Took it to the range today and put 70 rounds through it to see if it would bed in - result: better but still like a cannon. Ranges from 0yds to 50yds so I was easily able to differentiate shot hitting the target from the noise of the gun.
    Nice gun from Baikal, though. Mine is crisp and well made. Will try a different cartridge/ different weather before deciding to keep/ get rid.

    Comment by: Dunc     Posted on: 31 Dec 2010 at 03:55 PM

  • Let's be clear on this; it's never going to be as quiet as a 22 sub-sonic... However, I have found it a reasonably covert, short range bunny basher and far handier to use than a moderated 12-bore, why not try some sub-sonic loads?
    PM

    Comment by: peter moore     Posted on: 03 Jan 2011 at 11:24 AM

  • I find the comments here more polarised than any other review I have read for other guns. Some say very noisy and yet some say very quiet. Is this because of the different perceptions of the users or are the guns actually different? It seems that the best cartridges (for quiet performance) are the standard 2" or 2.5" loads - although not all the reviews mention these.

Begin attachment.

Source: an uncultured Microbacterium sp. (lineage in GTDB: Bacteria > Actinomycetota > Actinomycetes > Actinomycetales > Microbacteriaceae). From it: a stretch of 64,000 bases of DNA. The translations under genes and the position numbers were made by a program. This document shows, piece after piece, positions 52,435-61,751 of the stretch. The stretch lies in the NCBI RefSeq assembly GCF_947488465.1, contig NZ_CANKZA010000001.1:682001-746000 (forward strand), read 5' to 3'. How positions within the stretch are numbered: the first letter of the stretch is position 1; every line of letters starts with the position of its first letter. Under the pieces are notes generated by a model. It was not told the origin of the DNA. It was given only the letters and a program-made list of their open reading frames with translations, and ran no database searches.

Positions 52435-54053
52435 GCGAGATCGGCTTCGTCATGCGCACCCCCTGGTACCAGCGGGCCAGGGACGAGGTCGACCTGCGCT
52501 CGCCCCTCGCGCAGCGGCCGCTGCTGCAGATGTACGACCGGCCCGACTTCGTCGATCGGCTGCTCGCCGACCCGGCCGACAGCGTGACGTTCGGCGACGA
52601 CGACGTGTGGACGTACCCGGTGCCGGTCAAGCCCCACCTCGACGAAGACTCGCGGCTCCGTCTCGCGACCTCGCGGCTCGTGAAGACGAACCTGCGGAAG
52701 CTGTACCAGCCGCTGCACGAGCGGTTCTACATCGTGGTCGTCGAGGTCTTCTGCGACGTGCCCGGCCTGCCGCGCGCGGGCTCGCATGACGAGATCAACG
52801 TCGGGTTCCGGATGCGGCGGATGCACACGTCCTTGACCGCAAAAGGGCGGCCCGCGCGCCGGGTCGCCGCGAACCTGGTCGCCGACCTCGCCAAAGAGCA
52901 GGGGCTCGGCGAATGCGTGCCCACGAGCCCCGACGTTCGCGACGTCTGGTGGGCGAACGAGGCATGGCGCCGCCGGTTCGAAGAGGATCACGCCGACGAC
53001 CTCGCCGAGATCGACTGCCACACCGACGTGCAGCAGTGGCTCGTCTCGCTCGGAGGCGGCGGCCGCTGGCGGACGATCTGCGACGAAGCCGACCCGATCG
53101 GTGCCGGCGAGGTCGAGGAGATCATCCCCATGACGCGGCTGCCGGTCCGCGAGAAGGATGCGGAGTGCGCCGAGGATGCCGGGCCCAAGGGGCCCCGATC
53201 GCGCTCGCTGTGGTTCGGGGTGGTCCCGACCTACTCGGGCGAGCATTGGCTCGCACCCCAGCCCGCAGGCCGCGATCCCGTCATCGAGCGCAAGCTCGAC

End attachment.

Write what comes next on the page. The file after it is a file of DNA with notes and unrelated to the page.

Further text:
I am still undecided between one of these (for vermin control) or the mossberg pump which one user says is quieter?
    There are no you tube videos (which are any good) which demonstrate the differences between the noise levels in different environments with different loads. I wish someone would post one - I am sure loads of people would benefit. One thing for sure, though, when I eventually buy either the Baikal or the Mossberg I will post such a video!

    Comment by: Gilfach05     Posted on: 14 Mar 2011 at 09:45 PM